"Schipfe" is one of the oldest quarters of the city of Zurich. The name originates from the nautical term "schupfen" (push) used by the fishermen to describe how they pushed their boats to and from the river bank. During the Middle Ages, the Schipfe was the transfer point for essential merchandise, and from the 16th century became the headquarters of the silk industry, and the location of bathhouses and boatbuilding. Even today, the Schipfe is still the street of artisans where the craftspeople take the necessary time for their customers, providing expert advice and suggestions. Quality and custom-made products are available in the small, romantic shops and workshops along the Limmat River. The Schipfe is an idyllic location to linger, shop and enjoy some good food.
Founded in 853 by King Louis the German, this church with its convent was inhabited by the female members of the aristocracy of Europe. The convent enjoyed the patronage of kings and the right to mint coins in Zurich until well into the 13th century. Ownership of the church and convent passed to the city of Zurich after the Reformation. Important architectural features include the Romanesque chancel and the high vaulted transept.
The nave was last renovated in 1911, following work to heighten the north tower and remove the south tower in the 18th century. In addition to boasting the largest organ in the canton of Zurich (5,793 pipes), the church's most stunning jewels are the stained glass windows: those in the north transept are by Alberto Giacometti's cousin, Augusto (1945), while the five-part cycle in the chancel (1970) and the rosette in the southern transept (1978) are by Marc Chagall. There is a series of frescos by Paul Bodmer in the cloister to mark the founding of the Fraumünster.
According to legend, Charlemagne discovered the graves of the city's martyrs Felix and Regula and had a church built as a choristers' cloister on the spot. Construction work on the present building began around 1100. In the first half of the 16th century, Grossmünster Church was the starting point of the Swiss-German Reformation led by Huldrych Zwingli and Heinrich Bullinger. The theological college then annexed to the cloister became the germinal cell of what is now the University of Zurich. Don’t miss taking the stairs up to Grossmünster’s "Karlsturm" to have a breathtaking view over Zurich.
During the day, this is a pedestrian zone and a shopper's paradise with lots of boutiques hidden away in a network of alleys. At night, the many bars, restaurants and street artists turn the Niederdorf into an exciting center of entertainment for a diverse crowd.
The history of Zurich Opera House begins with the “Actien-Theater” (shares theatre), which opened in 1834 with Mozart’s Zauberflöte. Musical theatre and drama have gone their separate ways in Zurich since 1921. Now with a seating capacity for approximately 1,100, the theatre was renovated entirely between 1982 and 1984, and an extension was added on Uto-Quai to accommodate a second, studio stage. In 2012, with the beginning of Andreas Homoki’s directorship and the accession of the new General Music Director Fabio Luisi, the Zurich Opera Orchestra became the Philharmonia Zurich.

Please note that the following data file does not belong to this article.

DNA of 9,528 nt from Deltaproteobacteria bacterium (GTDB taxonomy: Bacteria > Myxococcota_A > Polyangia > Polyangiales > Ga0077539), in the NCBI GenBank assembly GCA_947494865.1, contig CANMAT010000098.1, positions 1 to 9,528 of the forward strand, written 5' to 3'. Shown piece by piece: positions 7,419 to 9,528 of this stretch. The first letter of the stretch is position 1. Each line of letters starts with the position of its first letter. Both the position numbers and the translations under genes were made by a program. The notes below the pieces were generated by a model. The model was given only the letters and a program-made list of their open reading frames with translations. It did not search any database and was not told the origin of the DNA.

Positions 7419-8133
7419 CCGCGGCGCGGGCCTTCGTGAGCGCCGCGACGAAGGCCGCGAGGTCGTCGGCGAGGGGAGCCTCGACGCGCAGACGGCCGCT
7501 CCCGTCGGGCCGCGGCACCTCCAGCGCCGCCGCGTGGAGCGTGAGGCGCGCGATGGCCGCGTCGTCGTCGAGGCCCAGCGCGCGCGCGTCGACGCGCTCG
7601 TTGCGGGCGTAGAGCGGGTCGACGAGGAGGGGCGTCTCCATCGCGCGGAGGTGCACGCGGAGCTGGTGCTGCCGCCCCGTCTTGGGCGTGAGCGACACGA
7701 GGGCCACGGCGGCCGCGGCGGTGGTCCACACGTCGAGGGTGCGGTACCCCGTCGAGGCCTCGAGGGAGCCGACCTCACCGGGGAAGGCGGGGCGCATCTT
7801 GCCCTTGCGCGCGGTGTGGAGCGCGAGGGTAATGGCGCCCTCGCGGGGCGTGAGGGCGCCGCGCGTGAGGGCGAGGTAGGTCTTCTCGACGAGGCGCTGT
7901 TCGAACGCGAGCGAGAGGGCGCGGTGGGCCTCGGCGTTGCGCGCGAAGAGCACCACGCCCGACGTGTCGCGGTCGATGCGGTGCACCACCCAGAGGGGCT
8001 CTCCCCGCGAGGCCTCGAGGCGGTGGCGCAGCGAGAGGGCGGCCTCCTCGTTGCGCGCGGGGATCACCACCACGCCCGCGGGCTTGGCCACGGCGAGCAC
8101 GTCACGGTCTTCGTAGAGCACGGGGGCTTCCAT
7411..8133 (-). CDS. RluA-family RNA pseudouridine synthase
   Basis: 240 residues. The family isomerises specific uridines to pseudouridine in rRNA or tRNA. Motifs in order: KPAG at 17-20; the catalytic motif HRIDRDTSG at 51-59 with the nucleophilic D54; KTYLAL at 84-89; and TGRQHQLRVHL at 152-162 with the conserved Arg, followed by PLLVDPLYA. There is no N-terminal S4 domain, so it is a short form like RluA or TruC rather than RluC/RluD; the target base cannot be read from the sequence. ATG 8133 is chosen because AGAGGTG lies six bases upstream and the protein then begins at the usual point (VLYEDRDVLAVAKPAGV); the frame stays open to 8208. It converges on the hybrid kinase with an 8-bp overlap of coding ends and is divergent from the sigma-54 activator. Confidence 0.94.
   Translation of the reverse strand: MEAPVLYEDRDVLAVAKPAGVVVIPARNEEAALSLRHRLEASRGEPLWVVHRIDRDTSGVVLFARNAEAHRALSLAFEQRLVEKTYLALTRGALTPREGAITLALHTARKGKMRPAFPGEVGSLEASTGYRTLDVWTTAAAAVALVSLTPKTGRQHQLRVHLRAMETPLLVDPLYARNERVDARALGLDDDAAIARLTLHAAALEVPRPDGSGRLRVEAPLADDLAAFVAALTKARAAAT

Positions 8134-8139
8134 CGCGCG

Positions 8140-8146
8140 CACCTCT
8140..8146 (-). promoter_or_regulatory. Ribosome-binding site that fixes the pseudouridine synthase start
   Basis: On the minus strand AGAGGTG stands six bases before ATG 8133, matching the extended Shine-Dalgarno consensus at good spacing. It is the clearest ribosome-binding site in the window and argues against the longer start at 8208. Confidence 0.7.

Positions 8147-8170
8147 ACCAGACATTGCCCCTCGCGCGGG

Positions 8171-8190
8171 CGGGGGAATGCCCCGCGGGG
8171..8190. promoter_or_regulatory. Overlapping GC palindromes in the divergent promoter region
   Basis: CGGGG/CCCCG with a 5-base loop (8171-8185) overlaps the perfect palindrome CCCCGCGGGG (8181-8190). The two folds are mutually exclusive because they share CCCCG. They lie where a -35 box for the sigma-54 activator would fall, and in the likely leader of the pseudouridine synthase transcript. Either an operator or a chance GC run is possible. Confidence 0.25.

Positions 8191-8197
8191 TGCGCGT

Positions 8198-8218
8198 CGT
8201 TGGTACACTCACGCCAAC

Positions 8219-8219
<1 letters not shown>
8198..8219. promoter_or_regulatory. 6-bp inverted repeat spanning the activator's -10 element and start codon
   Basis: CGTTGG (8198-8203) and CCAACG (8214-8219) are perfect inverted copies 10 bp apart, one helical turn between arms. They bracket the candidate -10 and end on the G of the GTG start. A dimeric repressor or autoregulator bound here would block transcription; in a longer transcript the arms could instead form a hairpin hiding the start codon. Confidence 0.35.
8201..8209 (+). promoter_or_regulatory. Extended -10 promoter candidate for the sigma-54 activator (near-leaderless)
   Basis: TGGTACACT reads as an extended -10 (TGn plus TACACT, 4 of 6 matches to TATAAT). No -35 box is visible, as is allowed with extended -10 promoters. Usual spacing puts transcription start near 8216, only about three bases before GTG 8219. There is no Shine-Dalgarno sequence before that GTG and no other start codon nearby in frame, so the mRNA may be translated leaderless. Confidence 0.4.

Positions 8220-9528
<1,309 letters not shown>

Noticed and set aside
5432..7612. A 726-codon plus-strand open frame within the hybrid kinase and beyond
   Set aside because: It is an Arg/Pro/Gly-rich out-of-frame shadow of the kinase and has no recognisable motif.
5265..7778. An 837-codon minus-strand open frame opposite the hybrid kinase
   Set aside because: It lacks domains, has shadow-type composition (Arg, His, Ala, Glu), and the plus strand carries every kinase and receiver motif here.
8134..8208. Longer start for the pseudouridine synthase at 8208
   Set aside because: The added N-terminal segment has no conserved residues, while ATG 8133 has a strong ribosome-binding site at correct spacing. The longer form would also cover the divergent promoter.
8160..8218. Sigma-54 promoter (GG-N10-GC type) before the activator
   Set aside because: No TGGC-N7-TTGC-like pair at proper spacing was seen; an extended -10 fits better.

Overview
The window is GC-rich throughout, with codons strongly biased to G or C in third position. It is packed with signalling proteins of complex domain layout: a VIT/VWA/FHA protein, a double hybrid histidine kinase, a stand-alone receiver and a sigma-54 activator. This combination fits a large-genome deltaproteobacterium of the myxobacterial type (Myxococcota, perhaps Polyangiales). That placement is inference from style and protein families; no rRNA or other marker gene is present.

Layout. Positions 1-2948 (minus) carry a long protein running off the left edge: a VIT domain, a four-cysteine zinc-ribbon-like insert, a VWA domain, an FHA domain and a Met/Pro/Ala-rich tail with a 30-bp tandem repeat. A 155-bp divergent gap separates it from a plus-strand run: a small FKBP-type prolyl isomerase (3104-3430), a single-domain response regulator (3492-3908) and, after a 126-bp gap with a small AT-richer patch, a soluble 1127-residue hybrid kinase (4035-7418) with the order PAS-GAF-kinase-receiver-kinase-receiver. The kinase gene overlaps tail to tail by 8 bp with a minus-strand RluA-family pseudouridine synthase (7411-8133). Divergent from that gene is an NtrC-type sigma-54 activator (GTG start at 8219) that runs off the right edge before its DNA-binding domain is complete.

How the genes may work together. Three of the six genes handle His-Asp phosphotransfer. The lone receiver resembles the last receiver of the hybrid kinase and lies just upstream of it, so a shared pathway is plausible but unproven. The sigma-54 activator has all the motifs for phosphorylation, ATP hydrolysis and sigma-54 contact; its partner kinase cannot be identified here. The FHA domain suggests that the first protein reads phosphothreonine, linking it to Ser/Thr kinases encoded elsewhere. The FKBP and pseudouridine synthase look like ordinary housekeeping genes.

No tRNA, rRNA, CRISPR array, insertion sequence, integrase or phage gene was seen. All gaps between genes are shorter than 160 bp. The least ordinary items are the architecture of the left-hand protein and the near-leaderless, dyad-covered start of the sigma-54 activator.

Each season, the Orchestra can be heard at about 250 opera and ballet performances given by Zurich Opera House. The Philharmonic Concerts are also organised as a podium for the concert repertoire. Soirées and chamber music matinees complete the Orchestra’s artistic spectrum.
The excellent acoustics of the Tonhalle Zurich concert hall rank among the best in the world. The large concert hall was built in 1895 and inaugurated in the presence of Johannes Brahms. It can seat up to 1,455 concert-goers.
Elephants, rhinos, penguins and 20 species of monkeys are just some of the animals on the Zurichberg that will transport you into an exotic world – with all your senses.
Enjoy the sight of the snow leopards in their rocky Himalayan landscape, watch the Andean bears as they go climbing in search of food in their misty mountain world, and admire the giant turtles swimming in the Masoala Rainforest, where it is warm and humid all year round – a fragrant, tropical green oasis, a piece of Madagascar live in 13,000 square yards.
Explore the rainforest along a twisting path and gain insight into a typical rainforest dense with palms and inhabited by lemurs and turtles and discover sparse swamp areas with a myriad of brightly colored frogs. It's also possible to host events in the adjacent restaurant with a stunning view of the rainforest.
At 2,850 feet above sea level, Uetliberg towers over the rooftops of Zurich. The mountain affords an impressive panoramic view of the city, the lake and the Alps. The Uetliberg is particularly popular in November, as its summit is often above the blanket of fog that can cover the city at this time of year. In the winter, the hiking trails to the summit are converted into sledding runs. In summer, there’s plenty to discover on well-marked hiking routes, a mountain bike route, and on the Planet Trail. This hour-and-a-half to two-hour walk from Uetliberg to Felsenegg (Adliswil) takes you on a fascinating tour through a model of our solar system.